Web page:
Monthly Archives: October 2014

Exercise, Penance and the Mount

Out in the western part of Ireland is a great little town called Westport and some 7 km outside is Croagh Patrick or Patrick’s mountain. The story goes that he climbed to the top and fasted for 40 days. If this is true, there’s every chance it was a brutal experience because, like many mounts, this thing creates its own weather. It can be “partly cloudy” at the bottom and driving rain at the top. The day we climbed it became clouds, drizzle, sheets of rain and then hail, and wind hard enough to knock your balance.
While we were making our way up the path my wife and I were constantly passed by runners. Runners! croaghpatrick descentThey were on their way up or down, all in colorful gear. Then we also saw the people who were making their way slowly, walking sticks in hand and barefoot. Barefoot! It’s a rocky path and whether you’re running it or walking croaghpatrickbarefoot it’s treacherous. There are streams running through the rocks as well as a pretty one alongside the path, so rocks can move or just be slick.
So, why do this? Obviously, some people are challenging their bodies. There’s a local triathlon of sorts in the first weeks of November which includes Croagh Patrick as part of the run, as well as biking and kayaking. Then there’s going after God and so a challenge to one’s soul, one’s whole being trying to demonstrate something to the Almighty… and probably within one’s self. People climb because they have a prayer and they’re expressing the depth of their need to God, begging for him to intervene in an amazing way. People climb to gain a new sense of God’s presence, just getting in touch and clearing away whatever’s clamored on. People climb to do penance for something they’ve done wrong and to let God know the depth of their sorrow for sin.

I climb because I enjoy God. And this mount and his servant, Patrick, are marvels he created and that I want to credit with enjoyment.

I am not seeking perfection but I am seeking maturity. I want to mature in the depth of my enjoyment of God. I want to mature in my responsiveness to his Spirit’s guidance. I want to mature in my understanding of what he’s doing in the world and my part in it. What I want is to be well, not perfect… not in the way most people talk about perfection. I don’t think there’s some form of perfection that’s going to help me get face to face with God or will create purity of heart. Maturity is something that grows over time and over conversation. It grows through observation and participation. It grows as a whole person. It grows, sort of, without working on it, like fruit mature treethat is part of a plant that is in communion with its complete environment.
So, I admire those who clamor to make their bodies stronger or who toil upward to find a meaningful assurance within their spirits, and I pray they find those things. I pray that God uses those activities to reveal himself. I also pray that I may rest in what God has done through Jesus, in what Jesus taught and in the work of Jesus’ Spirit to shape me as he desires in this environment I inhabit.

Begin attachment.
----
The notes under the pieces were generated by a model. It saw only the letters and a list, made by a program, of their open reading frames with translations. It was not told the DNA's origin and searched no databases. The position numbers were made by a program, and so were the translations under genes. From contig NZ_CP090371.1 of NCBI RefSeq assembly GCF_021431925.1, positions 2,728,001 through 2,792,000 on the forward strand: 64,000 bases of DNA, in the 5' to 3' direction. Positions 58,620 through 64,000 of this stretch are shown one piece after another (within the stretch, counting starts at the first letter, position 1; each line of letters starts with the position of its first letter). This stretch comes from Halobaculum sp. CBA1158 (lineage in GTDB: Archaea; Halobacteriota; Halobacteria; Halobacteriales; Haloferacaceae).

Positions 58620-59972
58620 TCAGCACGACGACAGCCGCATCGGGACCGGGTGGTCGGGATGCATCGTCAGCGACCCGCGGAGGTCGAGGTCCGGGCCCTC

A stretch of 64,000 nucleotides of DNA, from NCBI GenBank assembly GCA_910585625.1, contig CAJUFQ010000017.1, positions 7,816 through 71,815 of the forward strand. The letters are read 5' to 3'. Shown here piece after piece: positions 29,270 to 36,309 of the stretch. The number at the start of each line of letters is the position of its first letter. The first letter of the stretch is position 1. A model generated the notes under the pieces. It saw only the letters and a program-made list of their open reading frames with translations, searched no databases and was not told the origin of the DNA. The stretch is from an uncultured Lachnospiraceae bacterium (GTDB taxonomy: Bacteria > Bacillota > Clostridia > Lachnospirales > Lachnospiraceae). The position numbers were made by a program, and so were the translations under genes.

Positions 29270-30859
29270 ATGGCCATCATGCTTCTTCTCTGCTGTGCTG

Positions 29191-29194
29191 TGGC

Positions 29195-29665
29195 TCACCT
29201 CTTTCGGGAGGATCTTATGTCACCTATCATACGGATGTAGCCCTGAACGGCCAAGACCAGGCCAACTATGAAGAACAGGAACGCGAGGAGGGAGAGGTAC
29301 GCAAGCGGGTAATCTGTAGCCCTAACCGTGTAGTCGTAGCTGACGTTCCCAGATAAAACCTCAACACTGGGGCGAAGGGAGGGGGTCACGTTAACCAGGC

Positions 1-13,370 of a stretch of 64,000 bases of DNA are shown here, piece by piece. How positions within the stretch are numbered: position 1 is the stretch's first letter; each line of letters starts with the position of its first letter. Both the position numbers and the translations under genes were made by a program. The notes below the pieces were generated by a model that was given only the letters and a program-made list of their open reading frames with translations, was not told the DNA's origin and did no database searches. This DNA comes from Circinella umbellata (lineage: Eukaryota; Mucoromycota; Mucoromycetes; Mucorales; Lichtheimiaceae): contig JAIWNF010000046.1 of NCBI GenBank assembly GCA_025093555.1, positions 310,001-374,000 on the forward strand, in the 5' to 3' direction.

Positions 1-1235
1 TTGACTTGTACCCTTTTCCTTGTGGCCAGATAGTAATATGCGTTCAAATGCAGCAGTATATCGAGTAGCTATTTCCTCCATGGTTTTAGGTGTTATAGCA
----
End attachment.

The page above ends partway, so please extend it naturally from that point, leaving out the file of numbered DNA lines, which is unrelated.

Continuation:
A Great Thing in Ireland

So, I’ve been over in Ireland as a Visiting Reader in the National Library. Some said I should share pictures. This is a picture of what I’ve been doing… reading. WP_20141021_001I’m reading about Brehon Law.
This is a very, very cool thing about Ireland that almost got swallowed by the sand drifts of millennia. From ages before Christianity, and probably even the Gaels, showed up in Ireland a community based form of care was designed. Most likely, diviners, priests or Shaman-like peoples, who may have become the Druids we read about, lead the way for these people to create a means of establishing and maintaining community. Truly, these folks were poets and judges and priests, who eventually fell into specialties. There are many things that are significant about it, but what strikes me first is that it really did seek to deal with human beings as human beings first. It wasn’t about control but it was about order. It didn’t create a hierarchy, but it did recognize position and power. It didn’t require obeisance to an ideal but it made one pay attention to the worth of one’s neighbor. Over time these things changed, as human beings keep looking for the loophole, option, angle and start making use of those.
There’s an old story about this and Patrick, like St. Patrick. Patrick1The trouble is it isn’t old enough to make it fact (for most people), but it is old enough to make you consider that something may have happened that included Patrick, the real Patrick and those with him who told the island about Jesus. The story goes that he, with a small group, attempted to codify the laws of community he found and knew in Ireland. He amended them to align with Scripture (which would have been the reason the attempt at codifying was made), but he didn’t need to do a lot of that, because what he discovered was that it worked. This form of law and community care worked for human beings… and that fit with the message of Jesus as Patrick understood it.